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. 2018 Mar;24(2):110-115.
doi: 10.1177/1078155216682311. Epub 2016 Dec 11.

Drug-drug Interactions in Patients Receiving Tyrosine Kinase Inhibitors

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Drug-drug Interactions in Patients Receiving Tyrosine Kinase Inhibitors

Kristine L Keller et al. J Oncol Pharm Pract. .

Abstract

Rationale Tyrosine kinase inhibitors are increasingly used in the treatment of cancer. Drug interactions involving tyrosine kinase inhibitors are commonly encountered in clinical practice. The objective of this study was to describe the frequency of tyrosine kinase inhibitor-associated drug interactions among a cohort of oncology patients. Methods Adult patients were included who presented to either of two outpatient oncology practices and were prescribed a tyrosine kinase inhibitor during 2 January 2013 to 1 January 2015. Demographic and medication data were abstracted from electronic medical records. Lexicomp®, Micromedex Solutions®, and medication labeling were utilized to identify potential interactions between tyrosine kinase inhibitors and concomitant medications. Interactions were then assessed by the investigators for clinical significance. The primary outcome was the frequency of significant drug interactions involving tyrosine kinase inhibitors and concomitant medications. Secondary outcomes included describing the nature and clinical impact of interactions, and describing interactions by medication class. Results A total of 356 patients were identified for analysis, in whom 244 potential interactions were identified, and 109 (44.7%) of which were considered severe. Decreased tyrosine kinase inhibitor absorption due to acid suppressive therapy and CYP3A4 interactions were the most frequent mechanisms of potential subtherapeutic and supratherapeutic concentrations, respectively. Potential clinical consequences included QTc prolongation ( n = 53, 48.6%), decreased tyrosine kinase inhibitor concentration ( n = 53, 48.6%), and increased tyrosine kinase inhibitor concentration ( n = 3, 2.8%). Conclusions Safer alternative therapy and/or more frequent clinical monitoring should be considered if an interaction poses a significant risk of increased tyrosine kinase inhibitor toxicity or decreased tyrosine kinase inhibitor efficacy. Oncology pharmacists can play a role in screening for tyrosine kinase inhibitor-associated interactions, recommending alternative therapies or dosing strategies, and monitoring tyrosine kinase inhibitor efficacy and toxicity.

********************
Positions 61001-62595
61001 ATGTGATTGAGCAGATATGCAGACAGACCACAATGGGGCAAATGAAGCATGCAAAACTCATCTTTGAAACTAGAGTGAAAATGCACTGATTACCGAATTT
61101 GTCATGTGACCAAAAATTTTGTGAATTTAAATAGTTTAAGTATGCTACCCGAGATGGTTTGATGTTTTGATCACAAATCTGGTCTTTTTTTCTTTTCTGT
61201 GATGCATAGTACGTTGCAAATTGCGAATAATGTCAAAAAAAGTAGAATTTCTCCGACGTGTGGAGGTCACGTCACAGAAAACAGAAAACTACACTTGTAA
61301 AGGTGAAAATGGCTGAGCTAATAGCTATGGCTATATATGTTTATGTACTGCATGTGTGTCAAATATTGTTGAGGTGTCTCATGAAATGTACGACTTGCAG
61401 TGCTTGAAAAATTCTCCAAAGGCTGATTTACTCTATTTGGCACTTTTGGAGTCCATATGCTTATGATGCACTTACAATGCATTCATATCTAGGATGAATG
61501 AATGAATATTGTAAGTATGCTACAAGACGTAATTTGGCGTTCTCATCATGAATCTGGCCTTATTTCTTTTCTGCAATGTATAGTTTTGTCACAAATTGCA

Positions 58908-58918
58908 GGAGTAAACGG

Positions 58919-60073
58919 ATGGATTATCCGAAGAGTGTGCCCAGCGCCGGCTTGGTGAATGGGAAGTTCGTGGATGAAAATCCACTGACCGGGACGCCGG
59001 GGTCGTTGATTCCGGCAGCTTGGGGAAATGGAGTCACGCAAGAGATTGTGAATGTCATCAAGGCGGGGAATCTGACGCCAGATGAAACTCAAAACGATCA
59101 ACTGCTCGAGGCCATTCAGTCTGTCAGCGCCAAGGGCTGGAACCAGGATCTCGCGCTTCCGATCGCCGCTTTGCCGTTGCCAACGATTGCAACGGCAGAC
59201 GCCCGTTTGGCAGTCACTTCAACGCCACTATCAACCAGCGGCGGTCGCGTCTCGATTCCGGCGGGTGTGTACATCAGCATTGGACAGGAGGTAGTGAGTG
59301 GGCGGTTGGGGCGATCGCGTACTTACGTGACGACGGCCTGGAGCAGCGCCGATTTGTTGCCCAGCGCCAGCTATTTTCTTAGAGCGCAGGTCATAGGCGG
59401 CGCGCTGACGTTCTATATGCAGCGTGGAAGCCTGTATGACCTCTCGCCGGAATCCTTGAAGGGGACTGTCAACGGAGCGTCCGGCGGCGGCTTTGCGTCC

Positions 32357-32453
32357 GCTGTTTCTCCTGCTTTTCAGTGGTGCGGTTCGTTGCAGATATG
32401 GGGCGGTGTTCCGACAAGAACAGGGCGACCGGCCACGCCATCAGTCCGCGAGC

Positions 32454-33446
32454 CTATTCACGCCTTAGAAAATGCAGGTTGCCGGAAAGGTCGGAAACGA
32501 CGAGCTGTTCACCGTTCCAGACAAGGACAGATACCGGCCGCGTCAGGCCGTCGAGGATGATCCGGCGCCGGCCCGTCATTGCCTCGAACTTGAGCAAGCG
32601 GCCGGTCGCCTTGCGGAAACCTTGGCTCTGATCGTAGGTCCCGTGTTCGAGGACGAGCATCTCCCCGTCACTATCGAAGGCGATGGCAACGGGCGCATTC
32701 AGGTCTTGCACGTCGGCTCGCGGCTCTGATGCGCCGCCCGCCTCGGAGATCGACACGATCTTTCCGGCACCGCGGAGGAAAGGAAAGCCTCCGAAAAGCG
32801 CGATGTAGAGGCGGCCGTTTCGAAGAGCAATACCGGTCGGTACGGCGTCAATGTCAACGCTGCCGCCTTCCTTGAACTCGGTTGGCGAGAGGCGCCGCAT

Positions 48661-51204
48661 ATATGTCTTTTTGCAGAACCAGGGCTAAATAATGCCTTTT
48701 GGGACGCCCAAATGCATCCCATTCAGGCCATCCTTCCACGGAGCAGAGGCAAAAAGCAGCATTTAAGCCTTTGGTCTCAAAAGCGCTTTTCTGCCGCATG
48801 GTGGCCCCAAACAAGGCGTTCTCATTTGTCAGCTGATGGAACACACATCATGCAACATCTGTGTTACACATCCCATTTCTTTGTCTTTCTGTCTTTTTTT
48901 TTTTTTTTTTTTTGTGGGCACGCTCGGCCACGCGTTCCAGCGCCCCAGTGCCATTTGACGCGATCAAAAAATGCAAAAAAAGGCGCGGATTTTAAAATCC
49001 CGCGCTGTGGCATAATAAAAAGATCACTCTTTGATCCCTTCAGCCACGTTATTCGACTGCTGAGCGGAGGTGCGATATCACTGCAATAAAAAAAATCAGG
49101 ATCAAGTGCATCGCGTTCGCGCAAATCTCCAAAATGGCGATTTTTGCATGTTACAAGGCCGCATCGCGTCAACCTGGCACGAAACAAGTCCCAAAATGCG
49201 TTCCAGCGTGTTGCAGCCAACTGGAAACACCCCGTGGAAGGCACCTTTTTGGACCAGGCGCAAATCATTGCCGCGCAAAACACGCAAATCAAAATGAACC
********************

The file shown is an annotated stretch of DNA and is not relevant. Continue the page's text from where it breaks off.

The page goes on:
Keywords: Oncology; drug interactions; tyrosine kinase inhibitors.

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